“Instead of credit growth targets, market-based interest rates should become the primary instrument for managing credit expansion,” the IMF said. “This will reduce the risks that monetary control will be increasingly circumvented and ineffective in the face of capital inflows, off-balance sheet lending, and other financial innovations.”
China’s policy of allowing limited movement in its exchange rate requires “significant” efforts by the central bank to mop up domestic liquidity created from its purchases of foreign currency from banks by issuing bills, the IMF said. It also provides incentives for capital inflows by giving the perception of a one-way bet on the currency, it said.
“Moving to a more flexible exchange market would reduce the financial stability risks associated with cross-border flows and transactions” and ease the challenges for the PBOC of managing the excess liquidity, according to the report.
Premier Wen Jiabao’s government has limited gains in the yuan to less than 7 percent against the dollar since ending a fixed peg in July 2010 that was established in 2008 to shield exporters from the global recession.
“My understanding is that authorities are prepared to let the appreciation continue in the months and years to come,” IMF Managing Director Christine Lagarde told reporters while on a trip to Beijing on Nov. 10.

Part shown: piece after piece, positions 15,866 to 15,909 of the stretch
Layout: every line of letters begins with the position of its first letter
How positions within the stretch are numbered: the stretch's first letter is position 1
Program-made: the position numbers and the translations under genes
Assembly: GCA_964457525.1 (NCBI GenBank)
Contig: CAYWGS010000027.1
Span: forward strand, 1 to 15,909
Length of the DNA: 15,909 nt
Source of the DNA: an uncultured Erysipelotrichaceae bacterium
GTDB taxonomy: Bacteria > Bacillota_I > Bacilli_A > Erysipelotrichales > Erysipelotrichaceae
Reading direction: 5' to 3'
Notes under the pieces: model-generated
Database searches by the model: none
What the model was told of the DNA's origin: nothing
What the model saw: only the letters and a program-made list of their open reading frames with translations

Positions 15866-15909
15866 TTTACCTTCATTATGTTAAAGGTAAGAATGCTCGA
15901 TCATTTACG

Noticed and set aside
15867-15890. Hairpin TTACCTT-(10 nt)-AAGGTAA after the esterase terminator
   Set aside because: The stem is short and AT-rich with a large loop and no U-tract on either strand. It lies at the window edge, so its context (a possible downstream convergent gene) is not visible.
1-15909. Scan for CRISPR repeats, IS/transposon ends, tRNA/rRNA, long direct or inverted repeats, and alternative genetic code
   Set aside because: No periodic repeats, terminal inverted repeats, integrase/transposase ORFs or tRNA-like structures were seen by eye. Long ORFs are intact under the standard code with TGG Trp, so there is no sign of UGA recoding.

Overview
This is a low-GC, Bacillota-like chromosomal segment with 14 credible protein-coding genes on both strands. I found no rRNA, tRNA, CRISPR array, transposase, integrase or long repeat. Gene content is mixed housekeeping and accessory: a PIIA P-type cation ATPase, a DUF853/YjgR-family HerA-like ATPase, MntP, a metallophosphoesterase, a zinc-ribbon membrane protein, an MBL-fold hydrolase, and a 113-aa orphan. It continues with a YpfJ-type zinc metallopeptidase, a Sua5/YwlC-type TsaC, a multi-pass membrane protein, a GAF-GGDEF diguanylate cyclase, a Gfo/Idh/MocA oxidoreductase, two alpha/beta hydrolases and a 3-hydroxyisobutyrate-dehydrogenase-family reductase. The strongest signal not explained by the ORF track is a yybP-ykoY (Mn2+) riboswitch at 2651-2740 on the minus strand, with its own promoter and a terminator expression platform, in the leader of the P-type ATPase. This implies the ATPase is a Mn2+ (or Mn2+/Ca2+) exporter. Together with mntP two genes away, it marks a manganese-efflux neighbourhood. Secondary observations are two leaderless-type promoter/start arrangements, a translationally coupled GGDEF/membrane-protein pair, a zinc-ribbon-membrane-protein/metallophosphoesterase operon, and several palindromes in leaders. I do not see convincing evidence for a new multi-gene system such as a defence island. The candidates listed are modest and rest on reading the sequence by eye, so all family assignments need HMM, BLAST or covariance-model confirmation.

The IMF conducted joint stress tests with Chinese regulators of 17 banks accounting for 83 percent of the commercial banking system. It said the assessments showed most “appear to be resilient to isolated shocks” such as changes in the exchange rate and deteriorating asset quality in the real- estate market and among companies set up by local governments to build roads, sewage plants and subways.
“However, the system could be severely impacted if several major shocks materialized concurrently,” the report said. The IMF said it wasn’t able to carry out a full assessment of banking risks due to its inability to gain access to confidential data.
The search for higher yielding alternative investments by companies and households adds to the likelihood that asset bubbles may develop, according to the report.
The government needs to continuously monitor the real- estate market and come up with a set of policies to contain the negative impact of a price “correction” on the nation’s financial stability, given the level of bank lending to the industry, according to the report.
Banks’ direct exposure to real estate is “moderate,” the IMF said. Still, the use of land and property as collateral for loans, credit to dependent industries such as cement and steel and local governments’ dependence on land sales to support their financing vehicles, mean the overall financial risks of a drop in property prices are much higher, the IMF said.
Today’s report follows a decision by the fund’s board last year in the wake of the global financial crisis to make financial-sector assessments mandatory for 25 systemically important countries. The appraisal will be carried out every five years.
The assessment was carried out from June to December 2010 and the report was completed in June 2011.
To contact the editor responsible for this story: Ken McCallum at email@example.com